A related (and similarly confusing) phenomenon is the Oberth effect. A given spacecraft with a given amount of propellant will always be able to give itself the same immediate delta-v, but when doing something like departing Earth, doing the burn deeper in the gravity well is far more effective. This is because because the specific orbital energy of the spacecraft is increased more when the burn is done at higher orbital velocity, leaving more kinetic energy once the craft has climbed out of the gravity well. Including the exhaust in the calculations (released deeper in the well, at lower relative velocity) shows that energy is still conserved, but it's a rather unintuitive result.

Yes, this is an excellent example. The way I think of it is that when you carry the propellants deep into the gravity well, you release the very large amount of gravitational potential energy stored in them, turning it into kinetic energy. By doing the burn deep in the planet's gravity well and leaving the propellants behind, you get to keep most of that energy as you climb back upstairs.


Offline ka9q

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Re: So, who wants to win 1 million Euro?
« Reply #329 on: December 30, 2012, 09:24:22 PM »
Anyway, the enthalpy change due to combustion comes out at around 50GJ, so that means that the specific enthalpy change of the reactants is around 5 MJ/kg of reactants.  Does anyone have the specific enthalpy change of combustion of aerozine 50 and nitrogen tetroxide?  It looks a pretty rubbish combination.  Methane is more than twice that.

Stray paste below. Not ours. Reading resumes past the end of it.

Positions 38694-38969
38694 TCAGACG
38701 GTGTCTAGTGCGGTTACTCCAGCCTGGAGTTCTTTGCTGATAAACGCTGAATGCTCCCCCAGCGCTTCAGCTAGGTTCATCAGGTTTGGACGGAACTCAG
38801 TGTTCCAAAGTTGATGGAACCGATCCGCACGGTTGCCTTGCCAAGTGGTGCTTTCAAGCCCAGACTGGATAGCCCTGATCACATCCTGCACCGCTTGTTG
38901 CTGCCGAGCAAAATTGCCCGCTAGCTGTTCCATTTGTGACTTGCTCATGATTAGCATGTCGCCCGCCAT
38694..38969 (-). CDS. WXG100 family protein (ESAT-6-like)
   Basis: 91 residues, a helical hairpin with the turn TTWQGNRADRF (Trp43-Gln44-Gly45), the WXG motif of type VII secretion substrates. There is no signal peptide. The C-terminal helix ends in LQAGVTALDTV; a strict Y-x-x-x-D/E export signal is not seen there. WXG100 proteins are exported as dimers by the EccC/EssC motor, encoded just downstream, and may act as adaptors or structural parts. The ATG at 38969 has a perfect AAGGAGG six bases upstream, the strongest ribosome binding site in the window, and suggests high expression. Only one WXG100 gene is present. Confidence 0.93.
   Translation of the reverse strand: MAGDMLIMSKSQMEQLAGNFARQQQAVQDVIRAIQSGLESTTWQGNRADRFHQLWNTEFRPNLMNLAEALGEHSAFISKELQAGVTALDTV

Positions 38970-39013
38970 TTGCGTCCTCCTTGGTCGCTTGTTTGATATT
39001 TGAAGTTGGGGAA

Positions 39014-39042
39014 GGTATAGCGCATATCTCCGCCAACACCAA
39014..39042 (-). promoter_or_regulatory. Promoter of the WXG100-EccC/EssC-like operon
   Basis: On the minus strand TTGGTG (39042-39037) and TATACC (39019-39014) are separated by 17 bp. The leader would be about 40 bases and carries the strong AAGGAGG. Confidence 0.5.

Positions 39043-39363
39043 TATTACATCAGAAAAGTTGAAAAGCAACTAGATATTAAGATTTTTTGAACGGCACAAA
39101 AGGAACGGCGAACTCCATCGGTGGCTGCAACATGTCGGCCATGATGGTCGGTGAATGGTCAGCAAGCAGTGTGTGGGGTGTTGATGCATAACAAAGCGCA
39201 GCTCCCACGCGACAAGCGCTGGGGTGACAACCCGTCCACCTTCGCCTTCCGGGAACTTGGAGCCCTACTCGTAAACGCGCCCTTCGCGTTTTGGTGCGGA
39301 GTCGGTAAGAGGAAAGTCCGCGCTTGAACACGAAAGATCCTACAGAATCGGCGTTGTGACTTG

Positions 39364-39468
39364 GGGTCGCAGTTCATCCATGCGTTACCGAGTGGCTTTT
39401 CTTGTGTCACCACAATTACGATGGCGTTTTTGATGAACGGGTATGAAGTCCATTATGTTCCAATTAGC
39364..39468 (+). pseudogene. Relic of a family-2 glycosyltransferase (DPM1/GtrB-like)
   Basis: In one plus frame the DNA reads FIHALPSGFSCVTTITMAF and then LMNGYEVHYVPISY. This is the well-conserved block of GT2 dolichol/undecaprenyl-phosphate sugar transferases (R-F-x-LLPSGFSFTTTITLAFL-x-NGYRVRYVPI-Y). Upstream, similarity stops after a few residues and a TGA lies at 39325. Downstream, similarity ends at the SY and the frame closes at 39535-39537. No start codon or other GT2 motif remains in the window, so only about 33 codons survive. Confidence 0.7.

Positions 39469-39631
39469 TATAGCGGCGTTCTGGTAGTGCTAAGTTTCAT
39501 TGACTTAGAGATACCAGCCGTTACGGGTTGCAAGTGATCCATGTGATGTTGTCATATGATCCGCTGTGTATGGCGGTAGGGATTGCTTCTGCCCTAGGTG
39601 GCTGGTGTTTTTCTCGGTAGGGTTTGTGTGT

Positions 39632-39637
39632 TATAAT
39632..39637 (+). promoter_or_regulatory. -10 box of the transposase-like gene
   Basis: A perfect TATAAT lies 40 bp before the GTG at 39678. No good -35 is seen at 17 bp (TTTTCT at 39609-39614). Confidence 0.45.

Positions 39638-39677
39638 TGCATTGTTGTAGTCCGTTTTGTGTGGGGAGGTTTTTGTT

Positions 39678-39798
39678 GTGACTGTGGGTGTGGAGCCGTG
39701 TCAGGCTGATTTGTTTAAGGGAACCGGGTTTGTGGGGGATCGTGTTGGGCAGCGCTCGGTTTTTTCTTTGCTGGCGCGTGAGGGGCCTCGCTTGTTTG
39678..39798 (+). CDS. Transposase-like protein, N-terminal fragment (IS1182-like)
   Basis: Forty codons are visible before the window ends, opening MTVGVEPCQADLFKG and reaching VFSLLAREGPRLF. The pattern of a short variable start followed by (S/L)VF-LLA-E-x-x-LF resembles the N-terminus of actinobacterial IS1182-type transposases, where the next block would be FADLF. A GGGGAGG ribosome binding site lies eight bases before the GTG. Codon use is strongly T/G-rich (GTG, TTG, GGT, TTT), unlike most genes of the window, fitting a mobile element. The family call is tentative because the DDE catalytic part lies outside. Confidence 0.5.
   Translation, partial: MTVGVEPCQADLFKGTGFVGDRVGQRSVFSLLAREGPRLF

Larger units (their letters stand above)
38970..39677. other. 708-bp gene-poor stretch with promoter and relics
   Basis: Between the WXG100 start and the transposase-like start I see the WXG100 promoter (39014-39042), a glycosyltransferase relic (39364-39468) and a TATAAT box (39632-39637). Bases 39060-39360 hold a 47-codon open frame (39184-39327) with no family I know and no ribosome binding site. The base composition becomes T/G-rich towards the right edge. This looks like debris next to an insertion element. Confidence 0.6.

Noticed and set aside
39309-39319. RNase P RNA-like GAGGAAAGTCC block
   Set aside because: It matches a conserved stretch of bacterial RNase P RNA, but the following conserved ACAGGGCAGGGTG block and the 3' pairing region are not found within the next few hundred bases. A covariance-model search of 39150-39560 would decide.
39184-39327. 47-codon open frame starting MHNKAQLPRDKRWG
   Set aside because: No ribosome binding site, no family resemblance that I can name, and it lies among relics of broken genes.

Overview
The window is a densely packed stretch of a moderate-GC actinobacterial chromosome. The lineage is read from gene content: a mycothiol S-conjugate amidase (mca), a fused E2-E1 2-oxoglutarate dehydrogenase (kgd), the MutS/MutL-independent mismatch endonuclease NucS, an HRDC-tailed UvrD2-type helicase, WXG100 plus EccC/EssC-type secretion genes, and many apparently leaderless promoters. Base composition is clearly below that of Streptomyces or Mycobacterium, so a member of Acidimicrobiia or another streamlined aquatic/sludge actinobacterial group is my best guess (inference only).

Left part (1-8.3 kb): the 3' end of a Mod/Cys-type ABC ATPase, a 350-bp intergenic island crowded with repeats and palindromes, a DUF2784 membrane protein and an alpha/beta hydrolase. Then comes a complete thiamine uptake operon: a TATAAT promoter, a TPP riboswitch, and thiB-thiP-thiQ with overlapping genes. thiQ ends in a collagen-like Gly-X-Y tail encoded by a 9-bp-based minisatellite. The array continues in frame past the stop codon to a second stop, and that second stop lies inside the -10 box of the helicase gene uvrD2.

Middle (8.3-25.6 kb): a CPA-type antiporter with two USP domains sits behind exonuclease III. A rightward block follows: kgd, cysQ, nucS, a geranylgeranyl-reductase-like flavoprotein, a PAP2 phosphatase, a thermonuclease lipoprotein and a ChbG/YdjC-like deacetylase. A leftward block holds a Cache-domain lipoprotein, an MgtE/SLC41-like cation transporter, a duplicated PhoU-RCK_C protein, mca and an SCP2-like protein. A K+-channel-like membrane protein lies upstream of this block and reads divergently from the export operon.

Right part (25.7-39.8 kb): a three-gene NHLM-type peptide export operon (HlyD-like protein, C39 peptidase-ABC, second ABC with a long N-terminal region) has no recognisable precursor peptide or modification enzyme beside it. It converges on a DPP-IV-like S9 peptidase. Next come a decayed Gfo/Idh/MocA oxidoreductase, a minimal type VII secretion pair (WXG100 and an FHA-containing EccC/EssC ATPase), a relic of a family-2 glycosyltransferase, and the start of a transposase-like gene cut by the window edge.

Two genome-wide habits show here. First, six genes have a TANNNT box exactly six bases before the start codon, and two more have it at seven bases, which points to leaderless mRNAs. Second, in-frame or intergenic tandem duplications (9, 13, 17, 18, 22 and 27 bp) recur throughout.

The kinetic energy in the exhaust of an ideal rocket burning these propellants in vacuum is about 5.6 MJ/kg. The specific enthalpy of combustion has to be greater than this because even an ideal rocket is not 100% efficient at turning the stored chemical energy into the kinetic energy of the exhaust. There is additional energy in exhaust heat, i.e., random as opposed to linear motion of the exhaust molecules and energy in their useless internal degrees of freedom (rotation, etc.)

If I had time right now I'd try to work this out by first writing the chemical formula for the combustion of these propellants and then tallying the enthalpies of formation for the propellants and their exhaust products. You have to remember, however, that real rocket engines invariably run rich mixtures so you have quite a bit of incompletely burned combustion products like H2, CO, and the like.

A rocket is simply a heat engine that converts the heat of combustion into the kinetic energy of the combustion products. Like any heat engine, it cannot be 100% efficient. Besides the usual Carnot limits that depend on the source and sink temperatures, the efficiency depends heavily on the composition of those exhaust products, particularly their molecular weight. Nearly every engine has a peak efficiency that occurs when the fuel/oxidizer mixture is run rich, not at stoichoimetric, because the loss in released chemical energy is more than made up for by the increased conversion efficiency from heat to kinetic energy that results from a lower average molecular weight in the exhaust.

This is why hydrogen is the ideal propellant for a nuclear thermal rocket (or any rocket using an external source of heat).


« Last Edit: December 30, 2012, 09:31:12 PM by ka9q »